Managing Your Career As a “Passive” Candidate

A lot of you will have started 2020 with a clear goal of finding a new role – new year, new career! But arguably the majority of HR professionals should always have at least one eye on the job market.

Indeed, in many ways, if you are not an ‘active’ candidate, then you are almost certainly a ‘passive’ candidate. That is to say, that aside from those of you who have started a permanent role in the last 12-18 months, most savvy HR professionals should be taking control of their career management. These days, company restructures can be announced out of nowhere and changes to your role are often the norm. With competition for the best roles at an increasing high it pays to be on the front foot when managing your career.

Here are 5 things to consider as a passive candidate:

1. Get to know a couple of great Specialist Recruiters. It is worth building a solid relationship with one or two credible and experienced specialist recruiters in HR. This doesn’t mean that you will be speaking to them every week, or even every month. It might only be a coffee once every 3 or 4 months, but in that way, you stay close to what is happening in your particular area of speciality and the Recruitment Consultant will get to know you really well. The strength of these relationships cannot be underestimated. Throughout that time, you will build a ‘wish list’ of companies that you’d ideally love to work for, and at the appropriate time, they will introduce you to a discreet number of contacts at some (or all) of those places.

2. Keep your LinkedIn profile up to date. There is little or no point having a LinkedIn Profile if it is not up to date. Try to avoid having a carbon copy of your CV; instead have a profile that complements it highlighting a few high level responsibilities. Some strong recommendations from peers and previous Managers also don’t go unnoticed. Don’t worry about your current employer becoming suspicious about your up-to-date profile; nowadays it is common practice to maintain a healthy and accurate LinkedIn profile.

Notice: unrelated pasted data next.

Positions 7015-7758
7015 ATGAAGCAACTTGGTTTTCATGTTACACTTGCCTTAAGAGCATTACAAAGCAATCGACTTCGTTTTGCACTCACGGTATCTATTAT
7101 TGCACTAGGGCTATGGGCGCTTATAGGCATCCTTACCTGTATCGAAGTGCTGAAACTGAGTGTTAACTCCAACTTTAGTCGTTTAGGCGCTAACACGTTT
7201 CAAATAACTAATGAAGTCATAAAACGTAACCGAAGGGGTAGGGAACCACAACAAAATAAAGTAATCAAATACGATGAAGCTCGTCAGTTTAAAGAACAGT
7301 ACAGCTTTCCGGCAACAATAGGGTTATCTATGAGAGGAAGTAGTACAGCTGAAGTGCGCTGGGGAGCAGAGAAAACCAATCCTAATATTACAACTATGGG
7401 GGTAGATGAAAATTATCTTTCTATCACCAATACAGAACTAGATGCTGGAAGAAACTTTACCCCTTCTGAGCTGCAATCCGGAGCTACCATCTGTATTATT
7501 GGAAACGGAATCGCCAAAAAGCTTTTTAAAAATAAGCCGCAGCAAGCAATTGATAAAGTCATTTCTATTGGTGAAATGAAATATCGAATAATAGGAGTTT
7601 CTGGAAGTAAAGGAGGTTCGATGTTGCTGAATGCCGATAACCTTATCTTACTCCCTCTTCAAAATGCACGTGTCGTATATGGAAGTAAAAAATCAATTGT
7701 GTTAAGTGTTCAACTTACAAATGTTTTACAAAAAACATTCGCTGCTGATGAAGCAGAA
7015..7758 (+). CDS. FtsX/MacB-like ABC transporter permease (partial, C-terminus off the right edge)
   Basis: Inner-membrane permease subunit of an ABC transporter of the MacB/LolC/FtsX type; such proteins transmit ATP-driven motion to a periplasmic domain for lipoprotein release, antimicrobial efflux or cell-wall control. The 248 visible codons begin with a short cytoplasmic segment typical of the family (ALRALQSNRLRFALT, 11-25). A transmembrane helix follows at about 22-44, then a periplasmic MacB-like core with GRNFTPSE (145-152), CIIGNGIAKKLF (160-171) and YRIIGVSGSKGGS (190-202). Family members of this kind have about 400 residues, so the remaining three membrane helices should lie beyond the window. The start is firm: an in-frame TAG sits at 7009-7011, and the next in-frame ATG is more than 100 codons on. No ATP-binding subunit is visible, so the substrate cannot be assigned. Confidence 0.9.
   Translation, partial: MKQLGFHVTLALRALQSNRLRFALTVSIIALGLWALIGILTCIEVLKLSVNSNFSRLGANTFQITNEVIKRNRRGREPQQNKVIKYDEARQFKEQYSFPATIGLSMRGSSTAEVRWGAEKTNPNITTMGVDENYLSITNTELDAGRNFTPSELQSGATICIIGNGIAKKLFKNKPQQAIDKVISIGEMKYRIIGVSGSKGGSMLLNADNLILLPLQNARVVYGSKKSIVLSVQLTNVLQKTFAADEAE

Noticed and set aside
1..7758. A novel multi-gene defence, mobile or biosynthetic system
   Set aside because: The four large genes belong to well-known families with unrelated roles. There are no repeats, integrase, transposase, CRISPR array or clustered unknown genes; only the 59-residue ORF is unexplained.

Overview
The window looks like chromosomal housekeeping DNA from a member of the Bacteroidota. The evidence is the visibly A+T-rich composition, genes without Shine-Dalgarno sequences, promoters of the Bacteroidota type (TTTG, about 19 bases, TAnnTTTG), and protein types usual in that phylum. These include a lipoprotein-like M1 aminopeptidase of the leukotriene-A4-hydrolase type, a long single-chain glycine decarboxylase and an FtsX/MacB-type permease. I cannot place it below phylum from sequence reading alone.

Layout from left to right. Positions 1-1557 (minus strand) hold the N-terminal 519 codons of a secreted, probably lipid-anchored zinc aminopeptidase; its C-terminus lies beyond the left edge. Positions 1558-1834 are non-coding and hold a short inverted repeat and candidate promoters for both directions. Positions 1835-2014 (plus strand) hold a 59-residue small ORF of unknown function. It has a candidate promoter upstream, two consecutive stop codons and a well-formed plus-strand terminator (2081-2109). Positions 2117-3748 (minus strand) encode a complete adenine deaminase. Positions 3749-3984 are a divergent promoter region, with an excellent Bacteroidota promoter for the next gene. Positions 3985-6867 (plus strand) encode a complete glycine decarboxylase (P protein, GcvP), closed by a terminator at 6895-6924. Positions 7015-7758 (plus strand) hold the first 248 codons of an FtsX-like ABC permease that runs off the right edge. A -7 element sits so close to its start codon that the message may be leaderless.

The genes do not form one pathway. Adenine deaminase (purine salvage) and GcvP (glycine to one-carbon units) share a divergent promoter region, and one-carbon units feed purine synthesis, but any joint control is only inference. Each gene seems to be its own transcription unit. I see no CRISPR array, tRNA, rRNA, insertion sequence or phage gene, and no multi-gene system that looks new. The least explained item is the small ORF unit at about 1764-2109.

3. Keep up the Networking. This means attending relevant and interesting breakfast and lunch events where you get to hear an expert in their field speak and share ideas with other HR professionals. Additionally, make sure you dedicate time to catching up with old colleagues, referrals from others etc… the diversity of one’s network cannot be underestimated. Not only does this add weight to your leadership qualities, but a high degree of job opportunities come from exactly these means.

4. You do not have all the control. Know that even if you are not doing any of these things and have no plans to move in the coming few years, there are greater plans at play, particularly in larger corporates. These days, it is not uncommon for top performers to face redundancy through restructuring or off-shoring.

5. Knowledge is power. By raising your head above the parapet every now and then you can determine how well you are faring in your current position. A little market evaluation and self-analysis goes a long way in terms of benchmarking your salary in comparison to external opportunities and where you might be in the hierarchy of your current organisation. The information you glean from learning about what is happening in the HR recruitment market will stand you in good stead during salary reviews and appraisals/performance reviews.